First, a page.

When I was in grade school, we used to play “Crack the Whip” where one boy would act as an anchor and 5 or 6 other kids would form a chain, hold hands and begin to run usually counterclockwise. As the speed began to pick up the kid at the end of the line would go flying into the air usually taking a nosedive into the turf. I was a skinny kid and usually ended up flying through the air, fun until gravity played its role.
Later, as a teen at the roller rink or on the ice, we played the same game with the person at the end of the whip speeding at an incredible speed, but sometimes ending up being slammed into the boards. You get the idea I’m sure. The person at the end of the chain takes the brunt of the blow. This might be a fun game to play as a kid, but tough on the person at the end of the whip, especially when it is you. Crack! Bam! Boom!
General Contractors play this game with higher division subs when it comes to scheduling. The GC, in order to “get the job” (Phase one), negotiates a construction schedule when they know that the only way for it to be successful depends on few rain or weather days, no conflicts between subs getting on and off the job, no change orders and no accidents. You know how it goes.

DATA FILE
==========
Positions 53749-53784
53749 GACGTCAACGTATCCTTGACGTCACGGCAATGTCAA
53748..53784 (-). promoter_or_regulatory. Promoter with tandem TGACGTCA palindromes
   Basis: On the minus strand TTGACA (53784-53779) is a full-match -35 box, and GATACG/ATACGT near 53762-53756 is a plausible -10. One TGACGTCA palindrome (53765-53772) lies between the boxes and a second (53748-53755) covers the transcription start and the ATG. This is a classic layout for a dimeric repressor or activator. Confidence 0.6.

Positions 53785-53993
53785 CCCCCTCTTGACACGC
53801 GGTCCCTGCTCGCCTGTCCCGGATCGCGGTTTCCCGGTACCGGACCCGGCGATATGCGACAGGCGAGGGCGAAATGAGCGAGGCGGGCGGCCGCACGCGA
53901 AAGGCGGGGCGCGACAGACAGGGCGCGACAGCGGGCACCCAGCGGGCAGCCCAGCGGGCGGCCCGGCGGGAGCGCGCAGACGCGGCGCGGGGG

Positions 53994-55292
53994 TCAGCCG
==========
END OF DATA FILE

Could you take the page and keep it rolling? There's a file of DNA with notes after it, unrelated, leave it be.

Then in the “Doing the job” (Second Phase) after winning the work, delays on the front end cause the schedule to get squeezed or as the saying inspiring John Steinbeck's novel goes, "The best-laid plans of mice and men often go awry." The GC who set the schedule suddenly realizes that their scheduled completion date is two or three weeks later than it should be as the result of earlier delays and they begin to play “Crack the Whip” with the subs on the job.
How do you know when you are playing the game? You get a panicked call to start stocking floors a week before the MEP folks are even there. Or you get the call after you have begun your work that in order to meet the schedule, your team will have to work overtime. Or you get the word that you have to work your teams nights and weekends in order to make the schedule. That is known as playing “Crack the Whip.” The GC is the anchor and the subs are all in line running their teams as fast as they can to make the schedule and the subs at the end of the line not only end up in the air, they sometimes get slammed into the scheduling wall.
This adult game of “Crack the whip” is not very much fun for subs at all. How can you avoid playing the game? Sometimes you have little choice. Complex jobs with new techniques, weather days, bad sub upstream of your work can all cause you to end up at the end of the whip for certain. Experience teaches you how to work with the “reputables,” those GCs who will get you involved early and work as a team to overcome correctable delays so that “ Crack the Whip” is not a game played on your job.
I know that you have a story to tell about the games that GCs and subs play. If you want to share them with our readers, let us know.